was the Chief Architect of Indian Constitution.[1] In 1928. Contents [hide] • • • • • • • • 1 History 2 Fundamental Rights o 2.Part IV–A of the constitution—concern individuals and the nation.2 Economic and social rights 3 Directive Principles of State Policy 4 Fundamental Duties 5 Criticism and analysis 6 See also 7 Notes 8 References [edit] History Main articles: Indian independence movement and Constitution of India Dr. This 11-member committee. had been called into existence as a formal instrument to complement the .1 Personal rights o 2. Like the Directive Principles. The development of constitutional rights in India was inspired by historical documents such as England's Bill of Rights. led by Motilal Nehru. Bhimrao Ramji Ambedkar as chairman of the Constitution Drafting Committee. they are not legally enforceable. an All Parties Conference of representatives from Indian political parties proposed constitutional reforms for India. the United States Bill of Rights and France's Declaration of the Rights of Man.

conduction of searches and seizures without warrants. they resulted in abolishment of untouchability and prohibit . These mass campaigns had originally been a response to the Rowlatt Acts. while the Fundamental Duties were later added to the constitution by the 42nd Amendment Act in 1976. the abolition of untouchability and serfdom. which inspired the fundamental duties of citizens as a means of collective. In 1931. the committee called for guarantees of rights deemed fundamental.widespread civil disobedience campaigns of the 1920s. restriction of public gatherings and censorship of the press. Specifically. right to freedom of religion.[2][3] Committing themselves to socialism in 1936. the Indian National Congress. right to freedom. right against exploitation. patriotic responsibility. Violations of these rights result in punishments as prescribed in the Indian Penal Code. The six fundamental rights are right to equality. General Assembly on 10 December 1948. incorporated in the fundamental law of the land and are enforceable in a court of law. at its Karachi session. which in 1919 had given the British colonial government the powers of arrest and detention. The task of developing a constitution for an independent India was undertaken by the Constituent Assembly of India. [edit] Fundamental Rights this article is written by Jagdish chavan Main article: Fundamental Rights in India The Fundamental Rights — embodied in Part III of the constitution — guarantee civil liberties such that all Indians can lead their lives in peace as citizens of India. They have been aimed at overturning the inequalities of pre-independence social practises. the leaders of the Congress party took examples from the Soviet constitution. subject to discretion of the judiciary. as well as committing itself to the defence of fundamental civil rights. including socio-economic rights such as minimum wage.N.[5] These include individual rights common to most liberal democracies. that must be passed by a two-thirds majority in both houses of Parliament. The Fundamental Rights and Directive Principles were included in the final draft of the constitution promulgated on 26 November 1949. representation for religious and ethnic minorities and limitations on government powers. adopted resolutions defining. which composed of elected representatives under the presidency of Rajendra Prasad. These rights are neither absolute nor immune from constitutional amendments. The declaration called upon all member States to adopt these rights in their constitutions. Demanding dominion status and elections under universal suffrage. cultural and educational rights and right to constitutional remedies. The assembly appointed a constitution drafting committee headed by Bhimrao Ramji Ambedkar.[4] Changes in Fundamental Rights. Directive Principles and Fundamental Duties require a constitutional amendment. The process was influenced by the adoption of the Universal Declaration of Human Rights by the U.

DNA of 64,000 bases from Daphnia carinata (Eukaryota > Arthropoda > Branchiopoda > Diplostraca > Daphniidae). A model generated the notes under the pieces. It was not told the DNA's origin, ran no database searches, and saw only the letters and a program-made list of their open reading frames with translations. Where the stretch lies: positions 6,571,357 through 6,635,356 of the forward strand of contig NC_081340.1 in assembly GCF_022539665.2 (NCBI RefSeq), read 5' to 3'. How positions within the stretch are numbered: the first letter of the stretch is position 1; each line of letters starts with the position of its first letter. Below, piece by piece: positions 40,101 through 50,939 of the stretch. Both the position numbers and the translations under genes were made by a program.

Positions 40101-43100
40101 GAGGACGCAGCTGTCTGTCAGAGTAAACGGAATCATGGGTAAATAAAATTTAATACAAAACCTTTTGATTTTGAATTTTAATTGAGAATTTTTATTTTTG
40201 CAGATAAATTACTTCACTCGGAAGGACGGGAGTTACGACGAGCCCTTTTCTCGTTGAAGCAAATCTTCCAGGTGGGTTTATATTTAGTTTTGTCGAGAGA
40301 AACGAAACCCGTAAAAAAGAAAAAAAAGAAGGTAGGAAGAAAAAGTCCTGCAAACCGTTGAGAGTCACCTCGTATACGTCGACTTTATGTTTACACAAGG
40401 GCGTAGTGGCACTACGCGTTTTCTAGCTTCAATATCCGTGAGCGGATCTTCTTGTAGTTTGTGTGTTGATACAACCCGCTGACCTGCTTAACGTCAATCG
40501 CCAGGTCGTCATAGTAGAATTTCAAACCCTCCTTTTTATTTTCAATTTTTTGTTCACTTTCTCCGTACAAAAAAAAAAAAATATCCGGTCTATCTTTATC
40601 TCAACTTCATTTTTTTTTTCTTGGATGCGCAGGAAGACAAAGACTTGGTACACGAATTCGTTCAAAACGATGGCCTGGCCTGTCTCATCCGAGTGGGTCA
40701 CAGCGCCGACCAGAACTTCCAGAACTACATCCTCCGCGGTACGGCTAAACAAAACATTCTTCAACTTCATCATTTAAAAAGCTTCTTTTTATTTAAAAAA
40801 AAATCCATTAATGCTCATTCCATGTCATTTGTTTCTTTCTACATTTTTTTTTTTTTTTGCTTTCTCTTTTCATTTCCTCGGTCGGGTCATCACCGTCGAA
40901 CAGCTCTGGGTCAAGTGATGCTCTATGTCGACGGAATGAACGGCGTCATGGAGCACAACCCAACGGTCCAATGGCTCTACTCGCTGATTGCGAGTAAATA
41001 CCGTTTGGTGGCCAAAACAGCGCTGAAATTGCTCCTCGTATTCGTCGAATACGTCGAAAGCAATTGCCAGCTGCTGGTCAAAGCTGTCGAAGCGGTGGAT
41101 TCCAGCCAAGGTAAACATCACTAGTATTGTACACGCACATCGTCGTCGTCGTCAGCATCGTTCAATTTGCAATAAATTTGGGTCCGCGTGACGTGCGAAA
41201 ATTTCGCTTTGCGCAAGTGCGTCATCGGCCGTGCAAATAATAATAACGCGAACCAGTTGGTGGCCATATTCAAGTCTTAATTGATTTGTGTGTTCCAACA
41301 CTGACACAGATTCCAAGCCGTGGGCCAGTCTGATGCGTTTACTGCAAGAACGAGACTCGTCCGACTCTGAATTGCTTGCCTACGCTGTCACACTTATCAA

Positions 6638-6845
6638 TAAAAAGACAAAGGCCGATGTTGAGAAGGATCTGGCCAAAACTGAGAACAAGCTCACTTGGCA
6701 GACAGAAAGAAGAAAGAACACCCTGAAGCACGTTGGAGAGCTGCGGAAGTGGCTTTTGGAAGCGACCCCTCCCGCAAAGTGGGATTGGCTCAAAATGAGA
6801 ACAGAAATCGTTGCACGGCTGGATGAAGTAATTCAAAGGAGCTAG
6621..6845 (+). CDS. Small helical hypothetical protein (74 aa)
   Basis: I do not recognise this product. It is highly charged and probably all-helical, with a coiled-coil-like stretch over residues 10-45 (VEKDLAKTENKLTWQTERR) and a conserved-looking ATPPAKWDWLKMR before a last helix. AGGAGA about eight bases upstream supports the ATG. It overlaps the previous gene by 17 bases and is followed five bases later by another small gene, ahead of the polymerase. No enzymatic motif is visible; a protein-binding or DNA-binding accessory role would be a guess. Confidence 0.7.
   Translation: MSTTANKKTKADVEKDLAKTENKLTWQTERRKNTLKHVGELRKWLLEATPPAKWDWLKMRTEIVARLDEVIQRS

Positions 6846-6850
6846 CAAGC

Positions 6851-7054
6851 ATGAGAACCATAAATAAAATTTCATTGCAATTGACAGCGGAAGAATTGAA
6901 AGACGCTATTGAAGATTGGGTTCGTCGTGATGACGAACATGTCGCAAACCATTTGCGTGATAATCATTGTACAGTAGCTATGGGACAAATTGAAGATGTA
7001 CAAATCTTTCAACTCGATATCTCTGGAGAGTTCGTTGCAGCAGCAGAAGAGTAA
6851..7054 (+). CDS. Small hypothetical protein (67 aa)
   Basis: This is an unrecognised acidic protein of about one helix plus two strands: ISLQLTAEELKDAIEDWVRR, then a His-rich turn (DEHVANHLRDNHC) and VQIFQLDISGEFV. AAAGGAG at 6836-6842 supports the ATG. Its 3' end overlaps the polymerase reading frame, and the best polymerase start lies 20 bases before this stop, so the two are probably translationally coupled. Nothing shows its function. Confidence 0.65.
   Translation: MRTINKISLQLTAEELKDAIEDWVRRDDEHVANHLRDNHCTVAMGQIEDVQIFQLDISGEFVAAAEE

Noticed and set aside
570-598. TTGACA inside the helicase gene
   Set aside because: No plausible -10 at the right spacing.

They protect cultural and educational rights of ethnic and religious minorities by allowing them to preserve their languages and administer their own educational institutions. social and cultural Right holders Animals · Humans Men · Women Fathers · Mothers Children · Youth · Fetuses · Students Minorities · LGBT Other groups of rights .discrimination on the grounds of religion. race.[6] High Court and Supreme Court judges can also act on their own on the basis of media reports. irrespective of race. caste or sex. sex. anyone can initiate litigation in the court on their behalf. All people. It is not necessary that the aggrieved party has to be the one to do so. They forbid human trafficking and unfree labour. Rights Theoretical distinctions Natural and legal rights Claim rights and liberty rights Negative and positive rights Individual and Group rights Human rights divisions Three generations Civil and political Economic. caste. religion. have the right to approach the High Courts or the Supreme Court for the enforcement of their fundamental rights. This is known as "Public interest litigation". In public interest. or place of birth.